Ph.D. Thesis Defense by Phillip J. Heil

(Dr. Nader Sadegh, advisor)

"Non-Repetitive Learning Force Controller for a Robotic Manipulator"

Abstract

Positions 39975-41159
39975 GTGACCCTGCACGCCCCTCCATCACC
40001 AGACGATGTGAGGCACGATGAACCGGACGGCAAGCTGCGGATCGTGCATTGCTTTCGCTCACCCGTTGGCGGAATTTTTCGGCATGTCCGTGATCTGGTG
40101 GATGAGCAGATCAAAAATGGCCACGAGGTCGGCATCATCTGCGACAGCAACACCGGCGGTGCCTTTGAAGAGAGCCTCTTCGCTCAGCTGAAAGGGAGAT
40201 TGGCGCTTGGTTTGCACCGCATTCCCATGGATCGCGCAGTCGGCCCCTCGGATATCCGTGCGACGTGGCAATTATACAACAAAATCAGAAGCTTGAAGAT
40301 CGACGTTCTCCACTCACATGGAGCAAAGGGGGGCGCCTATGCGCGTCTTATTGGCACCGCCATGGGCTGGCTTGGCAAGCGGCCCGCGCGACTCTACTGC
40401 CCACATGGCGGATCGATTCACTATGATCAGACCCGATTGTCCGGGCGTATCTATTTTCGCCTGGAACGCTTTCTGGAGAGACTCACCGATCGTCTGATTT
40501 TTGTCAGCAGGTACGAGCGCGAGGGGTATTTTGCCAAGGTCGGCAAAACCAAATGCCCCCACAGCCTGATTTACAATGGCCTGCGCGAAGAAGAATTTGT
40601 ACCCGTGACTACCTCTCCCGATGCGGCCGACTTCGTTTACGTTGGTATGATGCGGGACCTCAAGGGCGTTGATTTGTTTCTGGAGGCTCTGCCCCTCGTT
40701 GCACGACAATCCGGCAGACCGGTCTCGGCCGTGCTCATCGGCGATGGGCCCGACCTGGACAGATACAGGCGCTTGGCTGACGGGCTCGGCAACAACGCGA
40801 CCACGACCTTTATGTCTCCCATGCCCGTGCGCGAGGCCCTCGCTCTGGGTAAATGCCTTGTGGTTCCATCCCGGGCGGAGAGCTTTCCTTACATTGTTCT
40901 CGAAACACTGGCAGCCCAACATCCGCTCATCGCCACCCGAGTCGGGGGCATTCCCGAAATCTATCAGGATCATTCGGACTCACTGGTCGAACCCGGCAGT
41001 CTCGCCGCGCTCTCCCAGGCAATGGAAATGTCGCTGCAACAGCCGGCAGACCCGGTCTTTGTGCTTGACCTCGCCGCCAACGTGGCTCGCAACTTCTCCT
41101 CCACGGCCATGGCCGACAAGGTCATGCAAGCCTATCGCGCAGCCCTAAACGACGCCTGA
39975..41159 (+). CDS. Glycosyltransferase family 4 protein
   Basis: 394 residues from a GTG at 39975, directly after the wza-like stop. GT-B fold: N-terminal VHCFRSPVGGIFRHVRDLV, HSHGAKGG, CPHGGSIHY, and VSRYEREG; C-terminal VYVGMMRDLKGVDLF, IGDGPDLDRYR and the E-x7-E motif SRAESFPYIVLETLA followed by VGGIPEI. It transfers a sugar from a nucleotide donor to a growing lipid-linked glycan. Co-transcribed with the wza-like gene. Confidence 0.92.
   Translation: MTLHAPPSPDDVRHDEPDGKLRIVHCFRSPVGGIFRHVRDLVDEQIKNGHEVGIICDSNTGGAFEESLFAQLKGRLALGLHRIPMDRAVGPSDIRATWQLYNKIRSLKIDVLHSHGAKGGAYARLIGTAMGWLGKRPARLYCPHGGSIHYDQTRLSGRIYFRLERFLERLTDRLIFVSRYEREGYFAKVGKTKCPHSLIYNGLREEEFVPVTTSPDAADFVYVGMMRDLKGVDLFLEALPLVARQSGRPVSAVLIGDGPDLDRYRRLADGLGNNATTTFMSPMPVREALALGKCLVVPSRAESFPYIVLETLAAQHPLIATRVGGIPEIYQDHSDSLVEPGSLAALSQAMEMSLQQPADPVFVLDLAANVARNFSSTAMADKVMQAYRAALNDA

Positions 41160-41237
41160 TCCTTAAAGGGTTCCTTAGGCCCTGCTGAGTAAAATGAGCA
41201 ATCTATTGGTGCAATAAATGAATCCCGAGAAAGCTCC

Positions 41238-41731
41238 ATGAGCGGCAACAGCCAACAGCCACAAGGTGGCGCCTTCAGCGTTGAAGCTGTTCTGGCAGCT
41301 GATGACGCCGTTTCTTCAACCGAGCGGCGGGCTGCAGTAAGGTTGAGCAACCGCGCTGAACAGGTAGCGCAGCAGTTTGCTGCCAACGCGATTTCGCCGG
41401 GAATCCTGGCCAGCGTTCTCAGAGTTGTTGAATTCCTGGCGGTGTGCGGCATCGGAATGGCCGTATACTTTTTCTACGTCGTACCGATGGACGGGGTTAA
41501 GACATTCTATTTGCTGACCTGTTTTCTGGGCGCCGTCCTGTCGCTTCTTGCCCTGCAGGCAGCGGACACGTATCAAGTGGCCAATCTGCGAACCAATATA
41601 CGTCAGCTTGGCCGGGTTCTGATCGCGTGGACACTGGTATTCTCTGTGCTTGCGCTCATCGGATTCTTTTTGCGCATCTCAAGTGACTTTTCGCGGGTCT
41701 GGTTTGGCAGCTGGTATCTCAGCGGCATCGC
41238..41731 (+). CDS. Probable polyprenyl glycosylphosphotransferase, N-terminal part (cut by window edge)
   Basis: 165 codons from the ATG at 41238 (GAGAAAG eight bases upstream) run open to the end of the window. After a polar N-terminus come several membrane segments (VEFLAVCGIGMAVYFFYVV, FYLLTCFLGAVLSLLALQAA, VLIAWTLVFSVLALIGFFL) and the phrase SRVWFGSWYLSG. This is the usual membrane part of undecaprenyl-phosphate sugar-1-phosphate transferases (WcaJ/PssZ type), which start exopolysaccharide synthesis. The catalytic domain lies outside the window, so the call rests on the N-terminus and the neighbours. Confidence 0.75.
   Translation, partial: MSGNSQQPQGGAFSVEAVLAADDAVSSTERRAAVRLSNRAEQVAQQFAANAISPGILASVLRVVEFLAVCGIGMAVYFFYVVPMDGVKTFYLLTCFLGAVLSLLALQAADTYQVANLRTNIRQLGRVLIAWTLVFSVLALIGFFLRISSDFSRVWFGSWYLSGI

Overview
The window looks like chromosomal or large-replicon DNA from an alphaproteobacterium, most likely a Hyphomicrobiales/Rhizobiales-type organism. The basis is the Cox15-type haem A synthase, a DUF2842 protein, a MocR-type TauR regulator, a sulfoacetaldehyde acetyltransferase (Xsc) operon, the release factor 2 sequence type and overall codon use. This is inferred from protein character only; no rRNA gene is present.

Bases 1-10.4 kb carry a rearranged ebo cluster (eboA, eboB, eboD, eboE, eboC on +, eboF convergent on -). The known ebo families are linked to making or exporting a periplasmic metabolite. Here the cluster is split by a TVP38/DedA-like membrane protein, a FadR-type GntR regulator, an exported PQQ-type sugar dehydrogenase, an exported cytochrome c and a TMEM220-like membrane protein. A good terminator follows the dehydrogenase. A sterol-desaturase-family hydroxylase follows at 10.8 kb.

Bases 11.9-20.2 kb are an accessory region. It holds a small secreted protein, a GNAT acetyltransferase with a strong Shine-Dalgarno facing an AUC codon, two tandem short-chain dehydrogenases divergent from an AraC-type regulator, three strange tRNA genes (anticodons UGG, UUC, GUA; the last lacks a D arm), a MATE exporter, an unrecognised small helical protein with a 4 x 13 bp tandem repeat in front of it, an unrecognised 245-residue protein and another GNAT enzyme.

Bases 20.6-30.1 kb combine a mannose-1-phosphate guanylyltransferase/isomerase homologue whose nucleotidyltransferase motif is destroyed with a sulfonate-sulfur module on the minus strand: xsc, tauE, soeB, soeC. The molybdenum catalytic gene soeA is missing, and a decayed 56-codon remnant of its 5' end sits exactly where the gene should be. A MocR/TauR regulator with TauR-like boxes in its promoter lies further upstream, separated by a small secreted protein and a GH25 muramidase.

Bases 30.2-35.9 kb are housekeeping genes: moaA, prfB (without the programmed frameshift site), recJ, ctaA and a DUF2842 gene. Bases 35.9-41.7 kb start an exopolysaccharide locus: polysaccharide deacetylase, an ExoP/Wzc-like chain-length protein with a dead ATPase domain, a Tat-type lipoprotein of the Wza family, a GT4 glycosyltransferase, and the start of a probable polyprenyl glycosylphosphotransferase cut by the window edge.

As robotic manipulators become widespread in manufacturing, force regulation will play an important role in the overall robot controller. Accurate and repeatable force control can reduce part and robot breakage and cut the programming requirement by sensing and reacting to the environment. Learning force algorithms offer an opportunity to model robots and configure controllers without having to go through precise parameter measurement or extensive programming. Learning controllers are already being used for both position and force control, but they have their drawbacks. Often the workpiece has to be carefully placed or precisely modeled. In almost all cases the task the robot has to perform needs to be repetitive and tied to cycle time in some way. The learning controller discussed in this dissertation takes a different approach to learning the characteristics of its environment. The structure of the controller is a proportional-derivative force controller with a feed forward term that anticipates upcoming control actions. Learning takes place as the end effector comes into contact and moves along the surface monitoring and correcting the force error. The learning steps the controller makes are based on the position of the end effector instead of using time as an index, like most other learning force controllers. The result is that once the controller has learned the unknown surface, it can be directed to perform non-repetitive tasks provided the velocity trajectory of the end effector remains the same. A model for a 3-degree of freedom system is presented as well as the synthesis of the proposed controller. A simulation of this system, tracking a sinusoidal surface, is presented with a plain PD controller and the learning controller. The PD controller could not maintain a desired contact force with the surface while the learning controller could track adequately within 8-10 cycles along the sinusoidal surface. To prove the actual usefulness of the learning controller, it was implemented on a gantry-style 2-dof robot with a force sensor end effector. Results showed that the controller could learn an unknown surface, reducing error, despite sensor noise and unmodelled contact forces.